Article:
Niles discusses resident code enforcement concerns
NILES — At least since mid-June, Niles resident Libby Nimtz had become increasingly frustrated with code enforcement on her street in the Dickereel neighborhood of Niles. The street where Nimtz and her family reside, N. 11th Street, has become what she feels is a target for enforcement.
In a letter to Mayor Nick Shelton, city council members and Niles Fire Chief Larry Lamb, Nimtz stated over the last six years the Nimtz family have received multiple notifications from code enforcement, mainly for parking their vehicles in their yard.
“My 6 and 4-year old are avid bike riders, and to keep them safe and off of our narrow road, we park our cars in our yard so they can ride their bikes, scooters, et cetera in our driveway,” Nimtz said in the letter.
The letter states that Nimtz had spoken with the code enforcement officer in her area and Lamb.
“Despite these conversations, code enforcement has been relentless and has not stopped with the citations,” Nimtz said.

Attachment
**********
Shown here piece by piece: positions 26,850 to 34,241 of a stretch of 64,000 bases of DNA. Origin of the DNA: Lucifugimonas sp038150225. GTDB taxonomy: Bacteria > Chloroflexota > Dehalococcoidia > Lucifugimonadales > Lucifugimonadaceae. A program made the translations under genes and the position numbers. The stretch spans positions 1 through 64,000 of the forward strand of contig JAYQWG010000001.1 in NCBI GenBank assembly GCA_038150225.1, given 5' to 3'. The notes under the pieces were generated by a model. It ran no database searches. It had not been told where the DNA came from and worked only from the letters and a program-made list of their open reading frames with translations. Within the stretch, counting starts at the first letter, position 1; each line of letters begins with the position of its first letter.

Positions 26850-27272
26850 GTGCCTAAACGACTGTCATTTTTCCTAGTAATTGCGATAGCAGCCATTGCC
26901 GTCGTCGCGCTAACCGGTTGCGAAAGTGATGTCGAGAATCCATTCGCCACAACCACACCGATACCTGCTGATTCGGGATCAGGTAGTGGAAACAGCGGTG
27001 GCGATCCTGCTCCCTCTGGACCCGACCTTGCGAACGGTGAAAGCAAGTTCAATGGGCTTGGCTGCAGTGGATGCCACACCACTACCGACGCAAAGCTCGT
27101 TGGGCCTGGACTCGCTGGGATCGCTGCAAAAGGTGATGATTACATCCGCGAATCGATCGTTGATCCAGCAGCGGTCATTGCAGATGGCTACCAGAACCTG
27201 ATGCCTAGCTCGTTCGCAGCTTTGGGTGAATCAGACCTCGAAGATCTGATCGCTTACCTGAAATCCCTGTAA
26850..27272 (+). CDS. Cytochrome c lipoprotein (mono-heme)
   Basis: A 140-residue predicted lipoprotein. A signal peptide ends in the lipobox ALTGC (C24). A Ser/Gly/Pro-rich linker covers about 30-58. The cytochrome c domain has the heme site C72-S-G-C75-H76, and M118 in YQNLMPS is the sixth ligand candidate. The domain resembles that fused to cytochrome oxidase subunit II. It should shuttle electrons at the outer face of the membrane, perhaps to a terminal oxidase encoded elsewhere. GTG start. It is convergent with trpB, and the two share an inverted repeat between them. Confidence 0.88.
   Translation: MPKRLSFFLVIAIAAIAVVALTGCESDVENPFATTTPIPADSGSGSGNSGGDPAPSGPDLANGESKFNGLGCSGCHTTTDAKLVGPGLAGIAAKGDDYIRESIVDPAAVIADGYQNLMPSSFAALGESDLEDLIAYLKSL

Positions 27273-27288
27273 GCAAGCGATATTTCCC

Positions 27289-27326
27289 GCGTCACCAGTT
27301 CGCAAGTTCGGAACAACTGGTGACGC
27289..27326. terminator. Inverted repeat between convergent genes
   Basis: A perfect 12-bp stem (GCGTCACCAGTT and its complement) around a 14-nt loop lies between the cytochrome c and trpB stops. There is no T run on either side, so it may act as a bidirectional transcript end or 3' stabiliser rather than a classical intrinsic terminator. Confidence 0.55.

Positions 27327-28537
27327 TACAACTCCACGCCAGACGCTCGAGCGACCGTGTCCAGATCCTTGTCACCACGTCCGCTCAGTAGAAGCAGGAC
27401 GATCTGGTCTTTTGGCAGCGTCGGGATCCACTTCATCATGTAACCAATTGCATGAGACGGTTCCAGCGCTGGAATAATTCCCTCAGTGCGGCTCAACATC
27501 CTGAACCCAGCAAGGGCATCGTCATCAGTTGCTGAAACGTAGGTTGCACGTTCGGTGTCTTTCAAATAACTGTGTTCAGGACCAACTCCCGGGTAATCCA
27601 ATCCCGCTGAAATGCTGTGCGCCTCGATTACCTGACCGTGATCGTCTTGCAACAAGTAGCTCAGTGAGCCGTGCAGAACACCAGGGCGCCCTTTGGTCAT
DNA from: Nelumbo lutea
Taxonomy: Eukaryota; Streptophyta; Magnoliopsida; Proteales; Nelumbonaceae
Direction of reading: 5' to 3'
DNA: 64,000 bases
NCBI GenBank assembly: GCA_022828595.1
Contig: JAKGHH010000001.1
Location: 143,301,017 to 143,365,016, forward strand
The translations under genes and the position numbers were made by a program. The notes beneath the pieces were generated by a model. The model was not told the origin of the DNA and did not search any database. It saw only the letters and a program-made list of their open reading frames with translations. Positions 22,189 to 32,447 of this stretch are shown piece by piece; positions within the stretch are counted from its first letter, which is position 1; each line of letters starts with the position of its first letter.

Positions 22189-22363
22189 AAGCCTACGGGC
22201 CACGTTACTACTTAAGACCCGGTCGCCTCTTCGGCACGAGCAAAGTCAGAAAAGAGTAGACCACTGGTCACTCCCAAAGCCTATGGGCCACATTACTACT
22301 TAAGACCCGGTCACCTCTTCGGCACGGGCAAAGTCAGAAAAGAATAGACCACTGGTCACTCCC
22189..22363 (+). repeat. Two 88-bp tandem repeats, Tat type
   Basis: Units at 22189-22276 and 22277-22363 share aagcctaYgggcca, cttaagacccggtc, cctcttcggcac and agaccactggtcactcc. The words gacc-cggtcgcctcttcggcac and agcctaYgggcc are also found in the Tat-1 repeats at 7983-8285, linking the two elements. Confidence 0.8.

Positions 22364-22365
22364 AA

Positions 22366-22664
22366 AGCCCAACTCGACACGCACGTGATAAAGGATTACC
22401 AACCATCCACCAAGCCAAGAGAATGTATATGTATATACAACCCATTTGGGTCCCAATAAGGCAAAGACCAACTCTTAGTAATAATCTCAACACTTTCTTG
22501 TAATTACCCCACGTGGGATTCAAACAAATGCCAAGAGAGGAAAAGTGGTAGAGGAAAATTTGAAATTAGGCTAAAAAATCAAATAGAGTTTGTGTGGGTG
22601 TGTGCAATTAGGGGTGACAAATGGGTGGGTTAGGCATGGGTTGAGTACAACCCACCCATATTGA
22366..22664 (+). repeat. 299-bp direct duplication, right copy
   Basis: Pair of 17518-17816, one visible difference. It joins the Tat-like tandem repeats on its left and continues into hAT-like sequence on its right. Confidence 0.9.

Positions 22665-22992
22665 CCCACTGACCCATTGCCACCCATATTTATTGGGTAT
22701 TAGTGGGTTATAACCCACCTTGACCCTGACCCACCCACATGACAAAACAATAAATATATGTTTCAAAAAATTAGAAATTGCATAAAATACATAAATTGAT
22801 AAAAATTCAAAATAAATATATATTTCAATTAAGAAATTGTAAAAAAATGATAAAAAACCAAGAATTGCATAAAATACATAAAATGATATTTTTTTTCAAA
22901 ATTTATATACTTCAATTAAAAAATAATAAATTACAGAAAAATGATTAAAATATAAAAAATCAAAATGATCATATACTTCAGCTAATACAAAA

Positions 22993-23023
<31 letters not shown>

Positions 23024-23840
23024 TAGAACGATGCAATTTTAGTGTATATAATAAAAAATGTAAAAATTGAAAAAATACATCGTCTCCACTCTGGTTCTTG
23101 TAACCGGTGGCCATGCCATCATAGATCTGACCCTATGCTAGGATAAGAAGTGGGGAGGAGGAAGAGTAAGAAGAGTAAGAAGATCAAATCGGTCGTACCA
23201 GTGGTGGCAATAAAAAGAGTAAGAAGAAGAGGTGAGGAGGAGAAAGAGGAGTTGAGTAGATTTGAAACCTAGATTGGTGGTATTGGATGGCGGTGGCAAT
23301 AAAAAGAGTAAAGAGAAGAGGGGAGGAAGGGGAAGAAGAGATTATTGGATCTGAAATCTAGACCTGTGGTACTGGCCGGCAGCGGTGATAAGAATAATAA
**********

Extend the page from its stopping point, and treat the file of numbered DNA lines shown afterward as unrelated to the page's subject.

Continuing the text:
A committee of the whole meeting was hosted Monday evening immediately following the regular Niles city council meeting to address code enforcement ordinances and enforcement. The meeting was called to address general concerns with code enforcement, and discuss different viewpoints between the public and the city council members.
Article 6-4 of City of Niles Zoning ordinance states that for a residence, parking may be located on one side or directly in front of an attached or detached garage, “provided that no portion of the required front yard outside of these areas is used for parking.”
There are options given for putting gravel or pavement down to provide an expanded driveway to park in.